Happy National One-Hit Wonder Day, everyone! This list of “one-hit wonders” may seem inaccurate upon first glance, since that categorization usually refers to artists like Nena, Los Del Rio, and Right Said Fred. But the rule for inclusion on this list is simple: one U.S. Top 40 Pop hit.
No Alternative hits. No Adult Contemporary charts. No Country, no Jazz, no R&B, no Anglo-Saxon Hardcore, no Canadian charts. No “Big in Japan.” No hits with five other supergroups where they stood in the background and made faces for the camera.
I also don’t care if they’ve had a dozen No. 1’s on the Album charts. That’s an entirely different level of success. The point is, believe it or not, none of these otherwise very successful artists ever scored more than one Top 40 single.
Amy Winehouse, “Rehab” (peak chart position: No. 9)
Considering the high profile of her tragedy, it seems her catalog should be far better known, yet commercially “Rehab” was her high point and only Top 40 single. Ironic? Or just so perfectly scripted it hurts? Godspeed.
Garth Brooks, “Lost in You” (peak chart position: No. 5)
Oh, he was part of some horrific various-artists thing called “Voices That Care,” but it wasn’t billed as Garth Brooks … and neither is his only pop hit “Lost in You,” which is credited to none other than Chris Gaines! Country fans may have always worshiped the ground this guy walked on, but other record buyers waited until he got weird.
Public Enemy, “Give It Up” (peak chart position: No. 33)
There’s an axiom somewhere that says something along the lines of “No artist of quality to appear post-1977 will ever have a hit with their best work, but with some passable tune that no real fan cares about.” That’s a long axiom.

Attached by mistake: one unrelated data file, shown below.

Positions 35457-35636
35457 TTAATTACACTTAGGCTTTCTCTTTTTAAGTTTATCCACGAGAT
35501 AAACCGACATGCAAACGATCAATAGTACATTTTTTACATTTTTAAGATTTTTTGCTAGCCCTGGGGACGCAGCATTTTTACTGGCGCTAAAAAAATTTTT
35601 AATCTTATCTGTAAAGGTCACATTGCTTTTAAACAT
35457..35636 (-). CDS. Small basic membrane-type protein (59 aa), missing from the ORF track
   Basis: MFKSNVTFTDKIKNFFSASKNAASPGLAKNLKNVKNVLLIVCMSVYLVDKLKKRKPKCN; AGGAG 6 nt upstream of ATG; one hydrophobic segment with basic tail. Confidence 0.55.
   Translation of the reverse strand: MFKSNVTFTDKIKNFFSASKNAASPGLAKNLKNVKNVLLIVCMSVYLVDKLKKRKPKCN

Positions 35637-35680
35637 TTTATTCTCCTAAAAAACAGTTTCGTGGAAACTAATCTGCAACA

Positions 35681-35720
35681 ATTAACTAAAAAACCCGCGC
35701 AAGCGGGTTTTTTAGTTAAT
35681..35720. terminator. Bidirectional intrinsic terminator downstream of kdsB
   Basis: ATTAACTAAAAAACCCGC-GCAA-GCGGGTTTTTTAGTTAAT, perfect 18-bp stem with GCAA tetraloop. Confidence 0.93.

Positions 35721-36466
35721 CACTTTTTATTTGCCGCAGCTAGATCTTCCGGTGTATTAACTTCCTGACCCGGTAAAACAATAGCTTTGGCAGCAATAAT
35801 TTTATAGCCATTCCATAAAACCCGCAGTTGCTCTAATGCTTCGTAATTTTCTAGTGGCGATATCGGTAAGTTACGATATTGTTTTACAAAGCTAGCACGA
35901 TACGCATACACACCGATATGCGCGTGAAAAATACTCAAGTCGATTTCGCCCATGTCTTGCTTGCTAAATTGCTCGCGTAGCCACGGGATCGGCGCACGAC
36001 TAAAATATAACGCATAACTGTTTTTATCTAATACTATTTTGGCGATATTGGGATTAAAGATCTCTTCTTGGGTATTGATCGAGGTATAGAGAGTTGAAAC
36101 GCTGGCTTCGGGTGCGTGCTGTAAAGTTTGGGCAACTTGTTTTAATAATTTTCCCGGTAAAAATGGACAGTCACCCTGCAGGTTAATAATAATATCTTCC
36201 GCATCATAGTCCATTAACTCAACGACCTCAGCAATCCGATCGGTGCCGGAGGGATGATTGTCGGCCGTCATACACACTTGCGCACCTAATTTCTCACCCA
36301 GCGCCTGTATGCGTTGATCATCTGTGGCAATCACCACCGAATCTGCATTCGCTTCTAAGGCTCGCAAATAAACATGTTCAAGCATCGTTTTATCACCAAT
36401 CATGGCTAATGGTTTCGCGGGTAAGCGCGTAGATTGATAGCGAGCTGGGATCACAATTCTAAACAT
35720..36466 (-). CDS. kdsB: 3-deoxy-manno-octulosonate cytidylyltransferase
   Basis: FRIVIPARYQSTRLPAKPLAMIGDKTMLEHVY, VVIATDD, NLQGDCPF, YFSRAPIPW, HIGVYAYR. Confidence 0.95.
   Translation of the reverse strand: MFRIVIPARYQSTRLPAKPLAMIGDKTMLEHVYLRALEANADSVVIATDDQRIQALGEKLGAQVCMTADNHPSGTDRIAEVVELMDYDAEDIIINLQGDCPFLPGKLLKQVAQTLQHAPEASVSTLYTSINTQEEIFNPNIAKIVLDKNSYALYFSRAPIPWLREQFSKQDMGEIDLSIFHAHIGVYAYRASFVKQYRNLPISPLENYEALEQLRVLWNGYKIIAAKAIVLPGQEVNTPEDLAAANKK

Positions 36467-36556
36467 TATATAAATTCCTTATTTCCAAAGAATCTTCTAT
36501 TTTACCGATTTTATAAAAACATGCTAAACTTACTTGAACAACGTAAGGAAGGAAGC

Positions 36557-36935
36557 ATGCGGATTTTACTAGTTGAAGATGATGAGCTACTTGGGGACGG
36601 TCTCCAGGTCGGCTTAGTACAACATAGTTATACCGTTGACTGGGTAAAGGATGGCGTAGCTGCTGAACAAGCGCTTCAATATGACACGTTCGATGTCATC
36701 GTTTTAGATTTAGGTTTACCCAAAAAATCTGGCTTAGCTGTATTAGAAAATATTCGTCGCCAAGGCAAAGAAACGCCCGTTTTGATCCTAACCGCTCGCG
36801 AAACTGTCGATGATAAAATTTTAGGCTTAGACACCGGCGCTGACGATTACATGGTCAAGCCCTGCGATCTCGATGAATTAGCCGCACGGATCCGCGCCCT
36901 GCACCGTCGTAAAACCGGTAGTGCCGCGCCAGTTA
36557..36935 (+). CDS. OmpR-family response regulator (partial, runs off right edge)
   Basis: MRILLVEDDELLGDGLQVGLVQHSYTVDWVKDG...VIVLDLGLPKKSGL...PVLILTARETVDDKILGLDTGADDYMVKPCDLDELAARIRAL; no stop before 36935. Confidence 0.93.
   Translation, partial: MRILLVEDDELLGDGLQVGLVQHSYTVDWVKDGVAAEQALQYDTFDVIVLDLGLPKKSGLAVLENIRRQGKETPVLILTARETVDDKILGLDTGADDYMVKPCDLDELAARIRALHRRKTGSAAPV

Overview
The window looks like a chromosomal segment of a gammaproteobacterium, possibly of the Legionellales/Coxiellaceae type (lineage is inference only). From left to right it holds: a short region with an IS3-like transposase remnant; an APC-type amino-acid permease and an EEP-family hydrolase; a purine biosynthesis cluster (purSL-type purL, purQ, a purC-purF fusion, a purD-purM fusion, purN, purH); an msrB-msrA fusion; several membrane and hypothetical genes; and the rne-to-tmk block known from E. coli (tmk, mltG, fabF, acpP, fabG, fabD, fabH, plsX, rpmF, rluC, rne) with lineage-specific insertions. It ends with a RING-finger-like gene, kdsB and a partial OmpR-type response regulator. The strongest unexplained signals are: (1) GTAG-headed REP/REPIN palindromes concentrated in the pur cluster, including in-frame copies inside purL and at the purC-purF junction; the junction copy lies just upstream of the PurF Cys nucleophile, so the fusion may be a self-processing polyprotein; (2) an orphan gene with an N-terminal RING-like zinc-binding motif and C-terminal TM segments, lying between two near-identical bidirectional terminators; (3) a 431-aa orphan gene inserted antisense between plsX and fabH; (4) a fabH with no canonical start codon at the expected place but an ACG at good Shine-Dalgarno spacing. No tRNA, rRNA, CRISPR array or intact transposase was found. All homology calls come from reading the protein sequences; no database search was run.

Fiona Apple, “Criminal” (peak chart position: No. 21)
Remember that weird “Is this an American Apparel ad?” music video Fiona made for this song, where she looked too young for us to be watching her sitting around in her underwear? Well, that video probably helped her score her only Top 40 crossover hit.
Beck, “Loser” (peak chart position: No. 27)
The Voice of a Generation or the Voice Inside His Head? You decide!
Frank Zappa, “Valley Girl” (peak chart position: No. 32)
According to the pop charts, Frank Zappa didn’t exist until the 1980s, when he and daughter Moon Unit worked on this novelty song together. Zappa, however, always had a high-standing critical reputation and, more importantly, a loyal cult following that purchased everything he’s done to keep his estate rolling in the dollars.
Ted Nugent, “Cat Scratch Fever” (peak chart position: No. 30)
According to the pop charts, Ted hasn’t been relevant since 1977.
Liz Phair, “Why Can’t I?” (peak chart position: No. 32)
Hipsters overpromised on her greatness, then abandoned her when she ditched them for a wider pop audience. But the move paid off, as this song fared better on the singles chart than anything off her critically acclaimed albums Exile in Guyville or Whip-Smart. Phair currently writes music for film and television.
Bryan Ferry, “Kiss and Tell” (peak chart position: No. 31)
Americans really don’t know what to do with British guys not from the original “Invasion” of the 1960s. Ferry lived on the left of the dial during the ’80s, while a strummer like John Mellencamp held court on the middle of the dial with his brooding tendencies. I don’t know. Maybe Ferry should’ve worn more denim. And driven a truck.
Siouxsie & the Banshees, “Kiss Them for Me” (peak chart position: No. 23)
It’s so hard explaining things to kids brought up in an environment where tattoos are standard TV fare and crazy hair is just a personal choice. I no longer know what gets you beat up or at least harassed these days, but when Siouxsie was in her prime, she was sent to college radio with the rest of the freaks and her fans lived on the edge of something we all knew existed. It’s amazing she ever broke the Top 40 at all.